Camper Trailors?

Submitted: Monday, Jun 29, 2009 at 16:42
ThreadID: 70242 Views:5028 Replies:14 FollowUps:7
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I note that lately there has been a lot of camper trailors for sale on this and many other sites.
What's wrong with them?
No good in winter, or are they a real pain in the wet.

When I had mine it was used Year Round however age has made me go to a van.
I used to have a handle on life, but it broke.

Cheers Dodg.

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Reply By: Member - Mfewster(SA) - Monday, Jun 29, 2009 at 16:56

Monday, Jun 29, 2009 at 16:56
If they are thinking like I'm thinking, I intend getting rif of heavier unit and using either lightweigt trailer for onroad or getting rid of trailer for offroad.
AnswerID: 372332

Reply By: Crackles - Monday, Jun 29, 2009 at 17:18

Monday, Jun 29, 2009 at 17:18
Only 30 odd for sale at the moment compared to over 50 earlier in the year so yes there are plenty to choose from including alot of top end models as well. Many people I've seen & travelled with buy them thinking they will now go camping more often than they used to with just a tent but rarely do so & now they just sit taking up space in the shed. By the time the 3rd rego/insurance renewl comes around there is often a reassesment of the real need to keep it.
The other 1/2 that I see sell them find they weren't so convienient as 1st thought taking far longer to set up than told, broke down because they really weren't a true offroad unit & were a pain to dry out when wet. Upgrading to something better (like a van) is only natural.
Cheers Craig..........
AnswerID: 372333

Follow Up By: Member - Vince B (NSW) - Monday, Jun 29, 2009 at 17:31

Monday, Jun 29, 2009 at 17:31
Hi Crag.
Have to agree with your comments.
I recently sold my camper & have upgraded to a van.
FollowupID: 639574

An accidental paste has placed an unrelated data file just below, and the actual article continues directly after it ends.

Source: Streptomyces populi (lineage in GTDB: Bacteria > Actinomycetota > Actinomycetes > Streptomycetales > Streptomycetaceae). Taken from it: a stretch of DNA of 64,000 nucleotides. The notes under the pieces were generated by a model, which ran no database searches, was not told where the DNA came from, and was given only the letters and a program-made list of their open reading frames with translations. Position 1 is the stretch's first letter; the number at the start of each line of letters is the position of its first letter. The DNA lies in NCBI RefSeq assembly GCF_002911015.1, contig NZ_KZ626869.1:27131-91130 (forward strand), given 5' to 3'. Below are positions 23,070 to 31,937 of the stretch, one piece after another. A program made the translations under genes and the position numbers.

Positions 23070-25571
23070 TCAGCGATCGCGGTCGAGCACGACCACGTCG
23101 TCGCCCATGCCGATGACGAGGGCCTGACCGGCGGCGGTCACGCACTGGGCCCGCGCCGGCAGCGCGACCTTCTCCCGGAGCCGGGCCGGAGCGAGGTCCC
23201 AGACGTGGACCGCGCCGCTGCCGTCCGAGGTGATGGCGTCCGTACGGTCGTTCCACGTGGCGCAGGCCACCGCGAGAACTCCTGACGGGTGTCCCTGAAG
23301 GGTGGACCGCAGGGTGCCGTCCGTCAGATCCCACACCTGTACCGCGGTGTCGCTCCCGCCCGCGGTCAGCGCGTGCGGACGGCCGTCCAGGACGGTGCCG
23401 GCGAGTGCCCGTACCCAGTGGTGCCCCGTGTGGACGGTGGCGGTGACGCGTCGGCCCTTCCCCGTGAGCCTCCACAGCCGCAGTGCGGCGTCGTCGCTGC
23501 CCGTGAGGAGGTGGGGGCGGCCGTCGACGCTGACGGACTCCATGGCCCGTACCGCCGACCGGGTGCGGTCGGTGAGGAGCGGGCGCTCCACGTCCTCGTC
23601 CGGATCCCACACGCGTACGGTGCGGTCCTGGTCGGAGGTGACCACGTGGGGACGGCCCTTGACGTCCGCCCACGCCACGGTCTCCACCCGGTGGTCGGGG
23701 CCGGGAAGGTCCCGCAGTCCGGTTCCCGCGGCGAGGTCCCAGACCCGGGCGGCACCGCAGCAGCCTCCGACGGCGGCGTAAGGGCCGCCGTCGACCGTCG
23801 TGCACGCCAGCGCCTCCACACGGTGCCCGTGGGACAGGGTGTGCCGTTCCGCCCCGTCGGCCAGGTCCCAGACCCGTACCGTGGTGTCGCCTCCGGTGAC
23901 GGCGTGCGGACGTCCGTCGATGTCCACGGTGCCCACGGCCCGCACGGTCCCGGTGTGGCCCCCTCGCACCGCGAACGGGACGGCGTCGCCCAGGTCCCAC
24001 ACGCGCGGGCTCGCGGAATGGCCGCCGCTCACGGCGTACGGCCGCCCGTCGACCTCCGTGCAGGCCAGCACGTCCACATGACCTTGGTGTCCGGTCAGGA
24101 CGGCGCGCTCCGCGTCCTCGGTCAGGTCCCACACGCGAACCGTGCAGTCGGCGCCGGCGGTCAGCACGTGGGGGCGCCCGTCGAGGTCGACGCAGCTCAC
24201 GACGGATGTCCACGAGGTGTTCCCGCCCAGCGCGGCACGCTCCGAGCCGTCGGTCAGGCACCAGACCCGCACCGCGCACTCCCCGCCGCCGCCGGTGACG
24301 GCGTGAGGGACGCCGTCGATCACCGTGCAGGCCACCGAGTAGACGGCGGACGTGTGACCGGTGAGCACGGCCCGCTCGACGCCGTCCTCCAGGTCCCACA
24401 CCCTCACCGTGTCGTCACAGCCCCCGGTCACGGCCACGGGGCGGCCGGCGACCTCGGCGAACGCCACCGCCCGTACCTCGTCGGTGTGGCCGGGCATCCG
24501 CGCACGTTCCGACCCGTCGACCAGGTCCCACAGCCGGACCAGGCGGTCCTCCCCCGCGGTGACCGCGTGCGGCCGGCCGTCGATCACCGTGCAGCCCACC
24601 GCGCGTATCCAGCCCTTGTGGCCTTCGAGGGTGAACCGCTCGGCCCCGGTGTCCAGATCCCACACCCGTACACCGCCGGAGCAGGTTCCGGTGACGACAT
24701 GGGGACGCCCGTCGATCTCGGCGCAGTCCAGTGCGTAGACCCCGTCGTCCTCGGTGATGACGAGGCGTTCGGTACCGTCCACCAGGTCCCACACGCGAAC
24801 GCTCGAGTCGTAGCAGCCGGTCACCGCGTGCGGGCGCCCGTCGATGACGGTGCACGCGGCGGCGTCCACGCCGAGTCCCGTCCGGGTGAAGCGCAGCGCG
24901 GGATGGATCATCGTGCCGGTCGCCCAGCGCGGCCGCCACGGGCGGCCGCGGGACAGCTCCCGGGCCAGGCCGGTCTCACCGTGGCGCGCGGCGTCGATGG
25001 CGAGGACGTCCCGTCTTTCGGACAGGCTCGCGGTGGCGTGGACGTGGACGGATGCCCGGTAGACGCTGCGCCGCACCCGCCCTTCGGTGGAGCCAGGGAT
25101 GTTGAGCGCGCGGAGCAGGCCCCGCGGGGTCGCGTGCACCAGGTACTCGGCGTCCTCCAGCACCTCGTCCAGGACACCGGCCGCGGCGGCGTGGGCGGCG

Follow Up By: The Landy - Tuesday, Jun 30, 2009 at 10:11

Tuesday, Jun 30, 2009 at 10:11
Hi Craig

Good assessment..we actually went back the other way after having a Kimberley Kamper...mind you nothing will ever match requirements perfectly.

Good luck out there....
FollowupID: 639665

Follow Up By: Member - Matt M (ACT) - Thursday, Jul 02, 2009 at 09:06

Thursday, Jul 02, 2009 at 09:06

And the third 'half' are those that bought them specifically for the big trip and then sell them as planned once it is all over.

We did just that with our KK once the trip was over it was too much money to have sitting for the odd trip. We bought a Tambo for regular use.

Don't forget that many of the trailers for sale represent a buyer looking for something else (van or camper).

FollowupID: 639983

Follow Up By: joff1 - Thursday, Jul 02, 2009 at 19:34

Thursday, Jul 02, 2009 at 19:34
Or they could just be updating/changing style as we have done twice now.

A well thought out camper will always offer better touring and camping options than any van.

Vans are for people who have given up going to cool places :p
FollowupID: 640061

Reply By: olcoolone - Monday, Jun 29, 2009 at 17:39

Monday, Jun 29, 2009 at 17:39
We have our TrakShak for sale as we bought an Ultimate due to the change in camping style.

AnswerID: 372335

Reply By: Best Off Road - Monday, Jun 29, 2009 at 17:46

Monday, Jun 29, 2009 at 17:46
Here's were we've been and where we're at .

Started with a soft floor camper. Moved on to a Jayco wind-up camper. Moved on to a Pop Top caravan. Now, back to a soft floor camper.

Whilst the caravan in theory is the quickest to set up, the reality for us is that we spend most of our time outside and we spent an eternity taking stuff out of the van and then packing up.

Now that we've got the camper setup with slide out _Affordable_Storage_Drawers.aspx and kitchen (no real suprise there given that I build them) and a large toolbox on the front, most of our gear never really gets unpacked, it's just accessed as needed. Come pack up time it's case of close the _Affordable_Storage_Drawers.aspx and fold up the camper.

The other advantage, that I love, is you can pretty much get along at any old speed with a camper, particularly along winding roads.


AnswerID: 372336

Follow Up By: Maîneÿ . . .- Monday, Jun 29, 2009 at 19:24

Monday, Jun 29, 2009 at 19:24
Do you remember the name of the place in Dandenong that makes them exceptional quality drawer systems that goes nicely into Camper trailers ??

Maîneÿ . . .
FollowupID: 639596

Follow Up By: Member - Matt M (ACT) - Thursday, Jul 02, 2009 at 09:02

Thursday, Jul 02, 2009 at 09:02

I could give you the name, but I've heard they are a bit dodgy ;-)

FollowupID: 639982

Reply By: Hairs & Fysh (NSW) - Monday, Jun 29, 2009 at 19:08

Monday, Jun 29, 2009 at 19:08
We've just gone from a trailer tent soft floor, to a Jayco swan, a little bit warmer in winter, :) As they say, Happy wife, Happy life. So this will be able to be an all year around camper. Fysh doesn't like the cold. :(